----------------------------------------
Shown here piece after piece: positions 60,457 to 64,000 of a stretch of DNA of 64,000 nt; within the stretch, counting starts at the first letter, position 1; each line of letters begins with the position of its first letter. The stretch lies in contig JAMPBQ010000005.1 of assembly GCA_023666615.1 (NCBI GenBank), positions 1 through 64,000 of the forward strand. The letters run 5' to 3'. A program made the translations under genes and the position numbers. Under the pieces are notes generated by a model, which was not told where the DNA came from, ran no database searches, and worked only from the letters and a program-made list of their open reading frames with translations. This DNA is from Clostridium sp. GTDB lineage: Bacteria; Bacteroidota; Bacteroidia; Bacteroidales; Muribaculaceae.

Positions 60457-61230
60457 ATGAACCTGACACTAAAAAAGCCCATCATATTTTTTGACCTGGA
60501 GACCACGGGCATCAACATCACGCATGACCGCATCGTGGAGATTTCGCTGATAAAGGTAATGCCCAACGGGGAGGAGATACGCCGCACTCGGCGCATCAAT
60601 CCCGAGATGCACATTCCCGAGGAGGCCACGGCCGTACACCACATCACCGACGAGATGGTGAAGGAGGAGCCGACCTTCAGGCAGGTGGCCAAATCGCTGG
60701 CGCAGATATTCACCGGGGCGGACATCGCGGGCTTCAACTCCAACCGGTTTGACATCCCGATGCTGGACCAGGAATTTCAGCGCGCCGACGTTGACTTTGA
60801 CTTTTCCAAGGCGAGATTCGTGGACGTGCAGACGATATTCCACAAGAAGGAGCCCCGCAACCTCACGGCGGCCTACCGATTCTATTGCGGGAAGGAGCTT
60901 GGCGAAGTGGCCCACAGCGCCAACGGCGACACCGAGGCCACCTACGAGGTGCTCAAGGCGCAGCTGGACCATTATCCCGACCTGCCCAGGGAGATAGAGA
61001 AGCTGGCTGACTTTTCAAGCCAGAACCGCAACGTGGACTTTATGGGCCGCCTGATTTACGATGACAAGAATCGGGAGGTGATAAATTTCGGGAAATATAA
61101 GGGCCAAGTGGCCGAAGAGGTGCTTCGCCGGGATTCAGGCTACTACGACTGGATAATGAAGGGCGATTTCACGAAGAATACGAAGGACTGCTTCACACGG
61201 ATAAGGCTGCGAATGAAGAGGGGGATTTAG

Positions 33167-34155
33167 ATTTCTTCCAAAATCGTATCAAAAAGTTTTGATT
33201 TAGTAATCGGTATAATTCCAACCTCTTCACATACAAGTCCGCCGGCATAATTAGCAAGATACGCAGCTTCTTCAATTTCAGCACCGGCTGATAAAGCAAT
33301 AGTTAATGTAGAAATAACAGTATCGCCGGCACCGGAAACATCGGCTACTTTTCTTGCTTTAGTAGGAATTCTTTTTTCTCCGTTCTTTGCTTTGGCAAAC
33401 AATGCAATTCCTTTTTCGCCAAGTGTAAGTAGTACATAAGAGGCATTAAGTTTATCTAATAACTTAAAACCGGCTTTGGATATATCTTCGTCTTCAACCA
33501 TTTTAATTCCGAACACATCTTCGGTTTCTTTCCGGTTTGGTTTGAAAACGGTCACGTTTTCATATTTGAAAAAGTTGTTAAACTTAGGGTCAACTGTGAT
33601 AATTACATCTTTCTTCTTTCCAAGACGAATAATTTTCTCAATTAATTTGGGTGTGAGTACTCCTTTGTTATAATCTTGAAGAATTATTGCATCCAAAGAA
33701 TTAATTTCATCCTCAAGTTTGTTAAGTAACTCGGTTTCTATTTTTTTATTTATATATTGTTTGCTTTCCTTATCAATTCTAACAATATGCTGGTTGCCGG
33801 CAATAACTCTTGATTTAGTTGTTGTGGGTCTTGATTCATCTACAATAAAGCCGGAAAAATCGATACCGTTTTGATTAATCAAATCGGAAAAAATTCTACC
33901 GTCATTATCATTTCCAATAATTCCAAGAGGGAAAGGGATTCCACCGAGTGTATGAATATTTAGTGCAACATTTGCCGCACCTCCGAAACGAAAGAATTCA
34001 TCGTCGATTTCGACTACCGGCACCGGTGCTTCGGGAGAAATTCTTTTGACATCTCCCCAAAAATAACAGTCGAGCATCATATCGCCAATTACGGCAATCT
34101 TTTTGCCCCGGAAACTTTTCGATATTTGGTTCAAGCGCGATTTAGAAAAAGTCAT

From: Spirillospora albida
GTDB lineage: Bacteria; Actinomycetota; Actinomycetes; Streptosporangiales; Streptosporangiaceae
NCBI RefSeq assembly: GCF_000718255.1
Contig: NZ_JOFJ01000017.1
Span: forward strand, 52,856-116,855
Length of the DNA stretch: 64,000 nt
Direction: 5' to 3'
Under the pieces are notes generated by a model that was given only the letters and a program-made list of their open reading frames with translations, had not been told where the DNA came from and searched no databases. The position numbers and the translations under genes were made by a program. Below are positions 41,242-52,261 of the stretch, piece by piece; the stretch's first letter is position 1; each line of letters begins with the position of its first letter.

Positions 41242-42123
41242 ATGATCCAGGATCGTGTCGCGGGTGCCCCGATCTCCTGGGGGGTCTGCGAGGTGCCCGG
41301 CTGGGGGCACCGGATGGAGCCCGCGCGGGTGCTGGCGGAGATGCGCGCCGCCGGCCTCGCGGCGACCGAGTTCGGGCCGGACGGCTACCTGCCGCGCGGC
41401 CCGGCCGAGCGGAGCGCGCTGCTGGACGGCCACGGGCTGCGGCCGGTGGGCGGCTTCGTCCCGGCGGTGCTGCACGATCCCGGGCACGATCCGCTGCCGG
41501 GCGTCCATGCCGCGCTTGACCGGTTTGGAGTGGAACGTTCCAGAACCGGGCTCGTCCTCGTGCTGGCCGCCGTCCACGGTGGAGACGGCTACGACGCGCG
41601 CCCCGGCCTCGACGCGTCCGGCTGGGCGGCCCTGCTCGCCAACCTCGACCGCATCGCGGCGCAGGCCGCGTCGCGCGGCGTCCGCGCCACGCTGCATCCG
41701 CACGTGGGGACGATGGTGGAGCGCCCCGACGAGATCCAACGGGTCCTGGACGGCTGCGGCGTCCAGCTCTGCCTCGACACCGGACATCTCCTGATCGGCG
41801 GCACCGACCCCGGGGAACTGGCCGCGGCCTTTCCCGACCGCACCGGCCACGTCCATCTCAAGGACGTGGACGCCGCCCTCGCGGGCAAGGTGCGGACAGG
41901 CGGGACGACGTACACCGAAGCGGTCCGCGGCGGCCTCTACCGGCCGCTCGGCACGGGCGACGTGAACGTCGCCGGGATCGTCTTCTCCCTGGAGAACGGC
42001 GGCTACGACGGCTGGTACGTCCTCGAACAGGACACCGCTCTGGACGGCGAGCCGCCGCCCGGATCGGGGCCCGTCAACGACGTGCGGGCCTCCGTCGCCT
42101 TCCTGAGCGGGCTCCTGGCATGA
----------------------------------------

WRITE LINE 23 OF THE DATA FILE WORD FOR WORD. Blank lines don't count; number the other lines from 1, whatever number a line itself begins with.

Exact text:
34101 TTTTGCCCCGGAAACTTTTCGATATTTGGTTCAAGCGCGATTTAGAAAAAGTCAT